>> Â* char t[] = "Baz";
>> Â* struct foo quux;
>> Â* quux.s = t; /* Danger, Will Robinson! */
>>
>> Â* return quux; /* Returning unusable pointer in quux - unsafe */
>>
>> }
>>
>> Yes, it's safe to return structs,

>
> and passing structs around by value can be expensive.
> I once saw a function declared like this
>
> void process_stats (struct Statistics);
>
> when the programmer (probably) meant
>
> void process_stats (struct Statistics*);
>
> Since the stack was limited to 4K and struct Statistics was 11K

A bug. It happens. Is there anything stopping the compiler passing a
pointer in real life anyway?

I am amazed that any system allowed this program to compile and link to
be honest. It knows the size of the struct after all. One would have
thought there would be safety features in the build system to try and
avoid such childish errors.

CBFalconer
Guest
Posts: n/a

 09-12-2008
Nick Keighley wrote:
>

.... snip ...
>
> and passing structs around by value can be expensive.
> I once saw a function declared like this
>
> void process_stats (struct Statistics);
>
> when the programmer (probably) meant
>
> void process_stats (struct Statistics*);
>
> Since the stack was limited to 4K and struct Statistics was 11K

They would also have happened if declared as a local variable.

--
[mail]: Chuck F (cbfalconer at maineline dot net)
[page]: <http://cbfalconer.home.att.net>

Richard
Guest
Posts: n/a

 09-12-2008
CBFalconer <(E-Mail Removed)> writes:

> Nick Keighley wrote:
>>

> ... snip ...
>>
>> and passing structs around by value can be expensive.
>> I once saw a function declared like this
>>
>> void process_stats (struct Statistics);
>>
>> when the programmer (probably) meant
>>
>> void process_stats (struct Statistics*);
>>
>> Since the stack was limited to 4K and struct Statistics was 11K

>
> They would also have happened if declared as a local variable.

You have repeated time and time again that stacks are "off
topic". Therefore it would be impossible for a "standards C programmer"
to consider such a beast when writing his code.

Which is it?

Keith Thompson
Guest
Posts: n/a

 09-12-2008
Richard<(E-Mail Removed)> writes:
> Nick Keighley <(E-Mail Removed)> writes:

[...]
>> and passing structs around by value can be expensive.
>> I once saw a function declared like this
>>
>> void process_stats (struct Statistics);
>>
>> when the programmer (probably) meant
>>
>> void process_stats (struct Statistics*);
>>
>> Since the stack was limited to 4K and struct Statistics was 11K

>
> A bug. It happens. Is there anything stopping the compiler passing a
> pointer in real life anyway?

Yes. If the function modifies its parameter, that change must not
affect the object that was passed as an argument.

The generated code *could* pass a pointer and then copy the structure
somewhere else, but on a system like the one described I can't think
of a good place to copy it.

> I am amazed that any system allowed this program to compile and link to
> be honest. It knows the size of the struct after all. One would have
> thought there would be safety features in the build system to try and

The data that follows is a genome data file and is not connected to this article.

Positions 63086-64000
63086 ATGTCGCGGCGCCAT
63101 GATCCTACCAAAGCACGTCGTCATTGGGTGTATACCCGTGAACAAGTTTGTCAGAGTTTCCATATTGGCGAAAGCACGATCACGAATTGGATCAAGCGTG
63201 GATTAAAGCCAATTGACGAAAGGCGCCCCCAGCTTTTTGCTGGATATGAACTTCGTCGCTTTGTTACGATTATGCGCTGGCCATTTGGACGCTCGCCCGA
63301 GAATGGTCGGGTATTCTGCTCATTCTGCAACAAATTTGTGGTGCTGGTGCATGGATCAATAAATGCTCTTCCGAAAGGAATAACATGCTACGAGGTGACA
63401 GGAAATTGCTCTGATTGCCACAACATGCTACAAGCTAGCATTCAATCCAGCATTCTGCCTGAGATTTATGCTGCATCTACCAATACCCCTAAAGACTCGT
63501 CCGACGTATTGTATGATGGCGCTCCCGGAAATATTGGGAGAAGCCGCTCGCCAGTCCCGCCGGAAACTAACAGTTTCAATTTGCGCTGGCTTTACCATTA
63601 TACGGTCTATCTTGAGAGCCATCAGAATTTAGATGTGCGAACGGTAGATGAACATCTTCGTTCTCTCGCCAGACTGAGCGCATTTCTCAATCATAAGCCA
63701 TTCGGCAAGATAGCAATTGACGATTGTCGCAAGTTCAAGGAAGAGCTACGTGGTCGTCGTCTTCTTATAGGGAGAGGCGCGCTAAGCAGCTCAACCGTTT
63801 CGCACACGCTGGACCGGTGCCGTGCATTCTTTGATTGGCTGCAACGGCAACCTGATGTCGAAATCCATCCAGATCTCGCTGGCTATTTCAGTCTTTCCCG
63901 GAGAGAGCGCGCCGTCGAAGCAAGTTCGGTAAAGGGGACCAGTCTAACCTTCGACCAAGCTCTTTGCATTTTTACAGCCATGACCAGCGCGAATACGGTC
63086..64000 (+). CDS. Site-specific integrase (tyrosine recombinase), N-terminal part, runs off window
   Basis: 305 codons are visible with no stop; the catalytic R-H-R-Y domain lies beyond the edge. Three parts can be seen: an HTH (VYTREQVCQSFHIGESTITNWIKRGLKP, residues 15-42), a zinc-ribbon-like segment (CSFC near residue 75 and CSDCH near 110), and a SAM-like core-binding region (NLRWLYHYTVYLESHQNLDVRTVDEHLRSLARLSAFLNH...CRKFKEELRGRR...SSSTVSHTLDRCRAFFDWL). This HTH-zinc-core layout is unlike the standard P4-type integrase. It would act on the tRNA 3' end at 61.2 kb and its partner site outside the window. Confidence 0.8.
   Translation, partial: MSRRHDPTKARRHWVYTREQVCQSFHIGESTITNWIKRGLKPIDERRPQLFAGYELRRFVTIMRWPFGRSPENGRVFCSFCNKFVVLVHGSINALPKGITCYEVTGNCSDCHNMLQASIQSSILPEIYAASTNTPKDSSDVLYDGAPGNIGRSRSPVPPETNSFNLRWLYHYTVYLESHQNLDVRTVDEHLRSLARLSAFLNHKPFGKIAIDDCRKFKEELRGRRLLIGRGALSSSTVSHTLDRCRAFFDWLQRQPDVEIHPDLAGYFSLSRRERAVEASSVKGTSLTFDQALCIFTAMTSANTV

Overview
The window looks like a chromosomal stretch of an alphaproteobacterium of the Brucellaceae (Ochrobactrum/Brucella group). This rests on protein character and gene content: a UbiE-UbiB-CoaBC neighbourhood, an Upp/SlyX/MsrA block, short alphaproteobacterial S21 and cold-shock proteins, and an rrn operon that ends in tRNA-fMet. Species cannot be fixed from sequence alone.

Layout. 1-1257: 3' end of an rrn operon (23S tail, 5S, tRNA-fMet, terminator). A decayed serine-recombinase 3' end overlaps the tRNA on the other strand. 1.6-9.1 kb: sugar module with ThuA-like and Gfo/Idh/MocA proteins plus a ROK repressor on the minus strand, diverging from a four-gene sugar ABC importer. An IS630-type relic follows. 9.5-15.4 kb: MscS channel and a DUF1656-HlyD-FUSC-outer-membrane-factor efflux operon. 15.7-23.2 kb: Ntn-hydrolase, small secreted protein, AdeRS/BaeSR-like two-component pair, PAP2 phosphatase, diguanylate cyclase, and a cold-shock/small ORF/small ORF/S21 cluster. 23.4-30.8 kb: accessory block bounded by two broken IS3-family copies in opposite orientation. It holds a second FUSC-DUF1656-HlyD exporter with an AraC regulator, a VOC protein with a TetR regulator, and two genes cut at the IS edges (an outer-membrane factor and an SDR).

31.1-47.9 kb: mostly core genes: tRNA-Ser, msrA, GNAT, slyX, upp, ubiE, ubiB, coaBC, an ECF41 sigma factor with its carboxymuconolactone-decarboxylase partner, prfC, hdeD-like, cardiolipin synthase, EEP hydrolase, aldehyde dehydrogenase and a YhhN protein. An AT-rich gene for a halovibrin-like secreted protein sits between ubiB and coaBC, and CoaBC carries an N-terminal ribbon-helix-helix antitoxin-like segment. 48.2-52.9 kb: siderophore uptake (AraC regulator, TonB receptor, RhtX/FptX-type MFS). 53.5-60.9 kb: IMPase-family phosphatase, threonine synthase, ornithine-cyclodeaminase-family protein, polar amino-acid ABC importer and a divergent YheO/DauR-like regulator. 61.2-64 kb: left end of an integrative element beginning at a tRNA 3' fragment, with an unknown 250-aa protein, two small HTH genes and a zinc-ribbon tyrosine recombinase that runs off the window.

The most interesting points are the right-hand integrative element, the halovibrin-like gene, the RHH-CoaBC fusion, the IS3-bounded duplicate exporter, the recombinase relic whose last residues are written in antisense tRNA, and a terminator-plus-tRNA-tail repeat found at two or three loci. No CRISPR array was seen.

> avoid such childish errors.

You're assuming that the compiler is aware of the limited stack size
on the target system.

--
Keith Thompson (The_Other_Keith) http://www.velocityreviews.com/forums/(E-Mail Removed) <http://www.ghoti.net/~kst>
Nokia
"We must do something. This is something. Therefore, we must do this."
-- Antony Jay and Jonathan Lynn, "Yes Minister"

Richard
Guest
Posts: n/a

 09-12-2008
Keith Thompson <(E-Mail Removed)> writes:

> Richard<(E-Mail Removed)> writes:
>> Nick Keighley <(E-Mail Removed)> writes:

> [...]
>>> and passing structs around by value can be expensive.
>>> I once saw a function declared like this
>>>
>>> void process_stats (struct Statistics);
>>>
>>> when the programmer (probably) meant
>>>
>>> void process_stats (struct Statistics*);
>>>
>>> Since the stack was limited to 4K and struct Statistics was 11K

>>
>> A bug. It happens. Is there anything stopping the compiler passing a
>> pointer in real life anyway?

>
> Yes. If the function modifies its parameter, that change must not
> affect the object that was passed as an argument.

No. I said is there anything stopping the compiler passing an susing a
pointer. *Clearly* it can not do that if you pass the entire structure
and function modifies the contents for local usage. I didn't think I
would have to mention that.

> The generated code *could* pass a pointer and then copy the structure
> somewhere else, but on a system like the one described I can't think
> of a good place to copy it.

What a stupid idea. Why would you want to do that? It totally defeats
the reason for passing a pointer.

>
>> I am amazed that any system allowed this program to compile and link to
>> be honest. It knows the size of the struct after all. One would have
>> thought there would be safety features in the build system to try and
>> avoid such childish errors.

>
> You're assuming that the compiler is aware of the limited stack size
> on the target system.

Actually I was assuming there it didn't. Which is why I was amazed.